to make good choices for myself.

to have fun.

and above all else, to finish school!

“We are going to be that groundbreaking school that will be a nationally recognized model for urban and public school excellence,” I Promise principal and Akron native Brandi Davis told USA Today. “We are letting people know it is about true wrap-around support, true family integration, and true compassion.”

A Promising Curriculum

Crafted with the assistance of Akron County educators, the I Promise curriculum is focused on a hands-on STEM education that emphasizes developing problem-solving skills.

Mornings will start later, but will run longer than most school days. The 9 to 5 school time is to promote more time in school and healthy environments, because as James notes, for many kids who grow up in poverty, exposure to violence and dangerous habits is looming everywhere outside. The school year also promotes year-round learning and will take small staggered breaks throughout the year instead of a four month summer hiatus. This is to decrease the incidence of “summer learning loss.”

Another “holistic” facet of the I Promise curriculum is the “illumination period” – an hour of each day dedicated to leading children through therapeutic and enriching activities in the hopes of teaching them how to cope with trauma.

“We Are Family”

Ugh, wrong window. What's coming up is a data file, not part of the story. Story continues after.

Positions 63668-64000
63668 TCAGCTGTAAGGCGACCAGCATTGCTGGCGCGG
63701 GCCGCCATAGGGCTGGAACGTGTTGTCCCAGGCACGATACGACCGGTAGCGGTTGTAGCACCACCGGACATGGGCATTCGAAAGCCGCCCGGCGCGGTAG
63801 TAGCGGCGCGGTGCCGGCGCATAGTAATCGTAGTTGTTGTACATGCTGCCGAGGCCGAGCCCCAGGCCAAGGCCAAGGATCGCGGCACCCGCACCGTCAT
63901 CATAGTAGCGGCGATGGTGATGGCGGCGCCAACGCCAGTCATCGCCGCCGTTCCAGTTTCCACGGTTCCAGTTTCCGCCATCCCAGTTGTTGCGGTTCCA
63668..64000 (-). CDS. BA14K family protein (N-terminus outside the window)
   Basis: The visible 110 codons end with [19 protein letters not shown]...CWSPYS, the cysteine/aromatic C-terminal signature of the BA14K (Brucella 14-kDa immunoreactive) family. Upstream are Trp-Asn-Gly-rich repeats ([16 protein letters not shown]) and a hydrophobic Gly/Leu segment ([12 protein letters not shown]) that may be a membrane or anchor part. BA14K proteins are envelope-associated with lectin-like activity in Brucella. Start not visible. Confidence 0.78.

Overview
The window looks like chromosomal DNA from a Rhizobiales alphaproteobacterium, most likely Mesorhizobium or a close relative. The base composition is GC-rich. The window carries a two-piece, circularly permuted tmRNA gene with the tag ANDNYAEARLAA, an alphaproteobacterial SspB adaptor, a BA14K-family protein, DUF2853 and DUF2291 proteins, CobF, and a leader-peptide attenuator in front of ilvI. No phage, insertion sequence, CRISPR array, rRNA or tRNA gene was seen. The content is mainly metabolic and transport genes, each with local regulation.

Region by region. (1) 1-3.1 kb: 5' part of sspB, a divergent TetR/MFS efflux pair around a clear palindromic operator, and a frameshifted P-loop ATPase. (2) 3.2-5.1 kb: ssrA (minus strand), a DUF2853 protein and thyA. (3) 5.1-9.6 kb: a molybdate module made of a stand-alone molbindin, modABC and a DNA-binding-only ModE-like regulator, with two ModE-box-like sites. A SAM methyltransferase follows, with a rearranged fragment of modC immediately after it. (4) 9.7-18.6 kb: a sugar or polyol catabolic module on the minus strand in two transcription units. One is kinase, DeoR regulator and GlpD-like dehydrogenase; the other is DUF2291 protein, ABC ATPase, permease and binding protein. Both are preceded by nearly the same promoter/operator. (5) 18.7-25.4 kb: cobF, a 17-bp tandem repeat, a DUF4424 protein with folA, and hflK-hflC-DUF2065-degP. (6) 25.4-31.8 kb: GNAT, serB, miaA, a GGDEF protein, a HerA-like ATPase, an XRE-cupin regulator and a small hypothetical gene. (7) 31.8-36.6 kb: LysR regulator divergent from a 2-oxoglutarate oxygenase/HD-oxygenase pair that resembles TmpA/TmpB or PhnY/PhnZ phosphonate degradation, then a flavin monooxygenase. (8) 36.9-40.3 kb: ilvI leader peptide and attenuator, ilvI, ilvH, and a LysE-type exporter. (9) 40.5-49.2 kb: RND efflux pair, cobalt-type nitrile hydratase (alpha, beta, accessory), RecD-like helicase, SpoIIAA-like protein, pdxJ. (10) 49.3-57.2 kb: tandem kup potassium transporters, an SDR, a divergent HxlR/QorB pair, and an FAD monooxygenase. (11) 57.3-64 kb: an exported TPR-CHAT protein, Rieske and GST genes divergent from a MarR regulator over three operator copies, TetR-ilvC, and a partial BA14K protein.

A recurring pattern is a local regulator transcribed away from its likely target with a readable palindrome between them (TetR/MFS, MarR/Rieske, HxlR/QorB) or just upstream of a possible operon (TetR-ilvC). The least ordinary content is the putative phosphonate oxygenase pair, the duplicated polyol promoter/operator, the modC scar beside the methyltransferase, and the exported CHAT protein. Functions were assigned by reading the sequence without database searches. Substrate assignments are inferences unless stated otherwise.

Because the I Promise school is public, it is free to attend and available to any student in need. But that’s not all: every child receives a free bicycle and helmet; free breakfast, lunch, and snacks; free uniforms; and above all, James has guaranteed that every student who graduates from his school will receive free college tuition at the University of Akron, starting in 2021.

Integrating the entire family into the school’s mission is paramount to James, and research backs up that children are more likely to achieve success if they see success and hard work modeled by their guardians. So, James has created a program for parents of the at-risk students to return to complete their high school educations and take the GED. The school also provides unemployed parents with the proper resources for finding a job.

Lastly, James takes care of his teachers and staff—the people with their boots on the ground, making the learning magic happen day by day. Unlike most teachers who have to pay for their own classroom supplies, the I Promise instructors are provided with all the supplies they need. James knows that teaching is a tireless and sometimes exhausting profession, and so to keep his staff at optimal health, every teacher is given access to free psychological services, as well as a personal trainer!

With such a level of inclusion and generosity built into the school’s infrastructure, it’s no wonder that the I Promise motto is We Are Family. “We want every kid to walk through this school to be inspired, to come … away with something. Something where they can give back,” LeBron James said. “For kids in general, all they want to know is that someone cares. And when they walk through that door, I hope they know that someone cares.”